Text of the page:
Prefab Choices

Buying an already-built Experimental has its pluses and minuses. Heres some advice.


As the Experimental/Amateur-Built sector continues to mature and evolve, more homebuilts are sold into the used aircraft market. That makes sense. In the early days, building on your own was a way to afford a particular kind of aircraft, trading your labor into the cost of acquisition. But more recently, homebuilt aircraft are desirable for many more reasons, including the availability of stunning technology-both in avionics and ahead of the firewall-that is either far too expensive in series-built aircraft or not available at all. There is also an economic incentive: Building remains less costly than buying a certified aircraft, even with a generous age margin built in. Isn’t a 15-year-old Van’s RV-6 more exciting than a 30-year-old Cessna for the same money?

With more than 30,000 aircraft registered as Experimental/Amateur-Built-and more coming online every year as Experimental Light Sport Aircraft-there are choices aplenty. But the mindset for the buyer looking at a completed homebuilt has to be different than for someone looking to build, either from a kit or from scratch. When you’re building, you are wedded to the kit manufacturer or the supporter of the plans, be that the original designer or, as is increasingly common, someone down the line.

When you buy a finished kitbuilt, you are now joining hands (metaphorically speaking) with both the kit maker and the builder. The questions multiply. Is the kit a good one, with strong support and a vibrant user base? And did the guy who took those parts home and participated in that active group actually do a good job of building an airplane? To some extent, these issues are interrelated, but it’s also possible to build a stunningly good airplane from marginal plans as well as a clunker from a mature, thoroughly developed crate of kit parts.

Education is everything. If you’re considering buying a fabric airplane, by all means attend a workshop to learn more about the process. You’ll end up knowing what to look for in a used aircraft.

Knowledge Is King

As you start the search process, your first job is to identify your mission. Long-distance travel for pleasure? Forget the Cub-like aircraft; the country seems pretty large at 100 mph. How many seats? Many builders with four-seat (or more) aircraft find that their average load is something like 1.9996 passengers (allowing for rounding error). In this case, building a less expensive, more efficient two-place and renting something with four seats when needed is clearly the way to go. (Ego aside, naturally.) Shopping doesn’t start with a particular airplane in Trade-A-Plane or on, but in identifying the need.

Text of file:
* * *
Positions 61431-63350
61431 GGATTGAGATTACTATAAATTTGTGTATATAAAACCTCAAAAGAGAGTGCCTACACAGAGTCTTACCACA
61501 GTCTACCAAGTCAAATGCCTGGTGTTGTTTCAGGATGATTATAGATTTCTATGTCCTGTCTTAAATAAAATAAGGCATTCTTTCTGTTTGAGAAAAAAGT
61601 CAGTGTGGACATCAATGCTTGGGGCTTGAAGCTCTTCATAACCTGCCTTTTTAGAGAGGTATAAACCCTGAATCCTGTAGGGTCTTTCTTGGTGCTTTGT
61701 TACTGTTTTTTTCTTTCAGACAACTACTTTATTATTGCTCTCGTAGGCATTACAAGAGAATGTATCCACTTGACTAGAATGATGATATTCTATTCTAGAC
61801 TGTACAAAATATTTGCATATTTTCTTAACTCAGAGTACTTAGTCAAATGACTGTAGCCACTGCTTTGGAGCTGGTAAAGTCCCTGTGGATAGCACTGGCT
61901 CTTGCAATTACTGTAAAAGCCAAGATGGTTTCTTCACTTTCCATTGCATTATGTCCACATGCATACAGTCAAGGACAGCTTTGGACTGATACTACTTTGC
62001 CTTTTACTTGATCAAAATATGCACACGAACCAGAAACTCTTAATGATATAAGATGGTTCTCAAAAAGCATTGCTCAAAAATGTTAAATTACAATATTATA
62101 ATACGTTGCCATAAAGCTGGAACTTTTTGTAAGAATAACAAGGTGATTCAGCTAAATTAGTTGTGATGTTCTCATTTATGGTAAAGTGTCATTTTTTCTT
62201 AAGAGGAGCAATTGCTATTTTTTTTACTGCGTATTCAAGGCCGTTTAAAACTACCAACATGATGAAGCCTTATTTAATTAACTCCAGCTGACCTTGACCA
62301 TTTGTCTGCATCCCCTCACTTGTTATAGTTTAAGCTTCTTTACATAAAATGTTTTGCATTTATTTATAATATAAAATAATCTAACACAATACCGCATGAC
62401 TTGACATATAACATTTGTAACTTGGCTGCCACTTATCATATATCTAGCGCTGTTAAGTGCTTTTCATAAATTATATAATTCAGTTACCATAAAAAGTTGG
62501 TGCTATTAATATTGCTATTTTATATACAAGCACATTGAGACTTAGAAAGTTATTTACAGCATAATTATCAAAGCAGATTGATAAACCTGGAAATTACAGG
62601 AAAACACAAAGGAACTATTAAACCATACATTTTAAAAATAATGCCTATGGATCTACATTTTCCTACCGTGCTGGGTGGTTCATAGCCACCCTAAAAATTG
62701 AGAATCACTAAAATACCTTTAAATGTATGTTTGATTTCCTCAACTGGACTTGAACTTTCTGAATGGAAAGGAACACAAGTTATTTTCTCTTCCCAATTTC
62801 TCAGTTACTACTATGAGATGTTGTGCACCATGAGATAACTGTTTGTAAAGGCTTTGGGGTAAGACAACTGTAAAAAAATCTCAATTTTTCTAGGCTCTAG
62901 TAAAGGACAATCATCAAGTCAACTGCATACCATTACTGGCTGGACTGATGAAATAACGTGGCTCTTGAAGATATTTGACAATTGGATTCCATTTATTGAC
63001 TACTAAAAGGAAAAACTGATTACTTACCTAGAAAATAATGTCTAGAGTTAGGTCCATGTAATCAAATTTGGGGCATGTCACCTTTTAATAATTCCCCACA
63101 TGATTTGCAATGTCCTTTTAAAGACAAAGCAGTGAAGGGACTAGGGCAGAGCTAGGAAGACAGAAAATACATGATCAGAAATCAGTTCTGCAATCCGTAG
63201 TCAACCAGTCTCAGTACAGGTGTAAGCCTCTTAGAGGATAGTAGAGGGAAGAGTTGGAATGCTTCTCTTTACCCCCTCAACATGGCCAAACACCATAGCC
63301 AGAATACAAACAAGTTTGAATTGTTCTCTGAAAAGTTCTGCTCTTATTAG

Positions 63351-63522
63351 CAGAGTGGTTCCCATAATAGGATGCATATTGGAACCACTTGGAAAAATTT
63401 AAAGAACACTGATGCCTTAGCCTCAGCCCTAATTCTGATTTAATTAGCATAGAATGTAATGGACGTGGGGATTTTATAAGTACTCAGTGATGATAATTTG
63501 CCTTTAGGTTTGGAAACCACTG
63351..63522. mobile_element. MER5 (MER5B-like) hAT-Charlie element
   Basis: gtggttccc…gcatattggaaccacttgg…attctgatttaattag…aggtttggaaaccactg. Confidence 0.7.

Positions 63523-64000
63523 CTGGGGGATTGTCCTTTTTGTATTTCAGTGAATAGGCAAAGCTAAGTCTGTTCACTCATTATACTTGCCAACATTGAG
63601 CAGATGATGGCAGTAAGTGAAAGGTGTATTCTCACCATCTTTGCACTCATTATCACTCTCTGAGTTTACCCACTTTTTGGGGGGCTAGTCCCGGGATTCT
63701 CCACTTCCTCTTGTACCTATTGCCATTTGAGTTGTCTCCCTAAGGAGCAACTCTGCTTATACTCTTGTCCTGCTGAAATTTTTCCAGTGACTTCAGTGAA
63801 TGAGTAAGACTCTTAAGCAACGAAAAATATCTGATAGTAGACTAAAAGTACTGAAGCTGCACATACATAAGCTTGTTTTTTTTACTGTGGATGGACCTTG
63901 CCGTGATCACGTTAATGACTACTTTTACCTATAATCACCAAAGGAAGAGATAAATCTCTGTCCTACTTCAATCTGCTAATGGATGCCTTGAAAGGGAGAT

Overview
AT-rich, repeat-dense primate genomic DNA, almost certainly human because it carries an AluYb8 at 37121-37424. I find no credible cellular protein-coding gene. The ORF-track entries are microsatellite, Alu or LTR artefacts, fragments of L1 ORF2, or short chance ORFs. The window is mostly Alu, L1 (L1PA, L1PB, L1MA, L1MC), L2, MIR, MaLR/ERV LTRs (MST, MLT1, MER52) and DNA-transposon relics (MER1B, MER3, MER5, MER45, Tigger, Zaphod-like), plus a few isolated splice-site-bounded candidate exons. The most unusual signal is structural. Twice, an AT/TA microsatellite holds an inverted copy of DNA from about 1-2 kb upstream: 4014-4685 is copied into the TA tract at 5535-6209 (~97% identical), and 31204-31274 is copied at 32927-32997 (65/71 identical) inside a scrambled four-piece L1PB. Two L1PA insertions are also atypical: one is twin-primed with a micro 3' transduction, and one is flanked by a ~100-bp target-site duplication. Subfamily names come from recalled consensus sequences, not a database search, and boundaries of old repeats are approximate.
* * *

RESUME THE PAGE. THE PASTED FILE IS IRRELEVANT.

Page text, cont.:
As you start to define the need, identify the manufacturers filling it. While you can have a happy relationship with a previously built Experimental from a defunct company, your life will be much easier if you choose a design with some factory support. You might not need a lot, but it’s far better to have it available. Also, remember that the factories aren’t obliged to provide live tech support for a secondary buyer-after all, you didn’t pay them a dime for the kit.

Technical advice is available from other sources, and the Internet has provided ample opportunities for eduction. Google-search your way around; try something like "Van’s RV Forum" or "Glasair Builder’s Group" in the search engine. Check the kit manufacturer web sites as well, because many of the good ones recognize the value of peer support and have embraced these independent groups.

Find a Mentor

Becoming an active watcher of these virtual clubhouses will help you find an individual or group of builders to take you to the next step, which is an intelligent, deliberate, informed inspection. This idea bears strengthening: Never purchase an airplane you haven’t inspected and flown. Actually, that’s have it inspected and have flown by someone who knows what he is looking for in terms of construction and flying qualities. Lack of familiarity with a design can disguise symptoms of troubles beneath the surface: a heavy wing, poor rigging, sub-par performance, a heart-in-throat wing drop at the stall. All of these could indicate poor build quality, but they could also be remedied by small adjustments. Bringing someone with intimate experience in the type will help you sift these impressions.

The quality of the firewall-forward construction is crucially important, as is determining the pedigree of the engine and its accessories.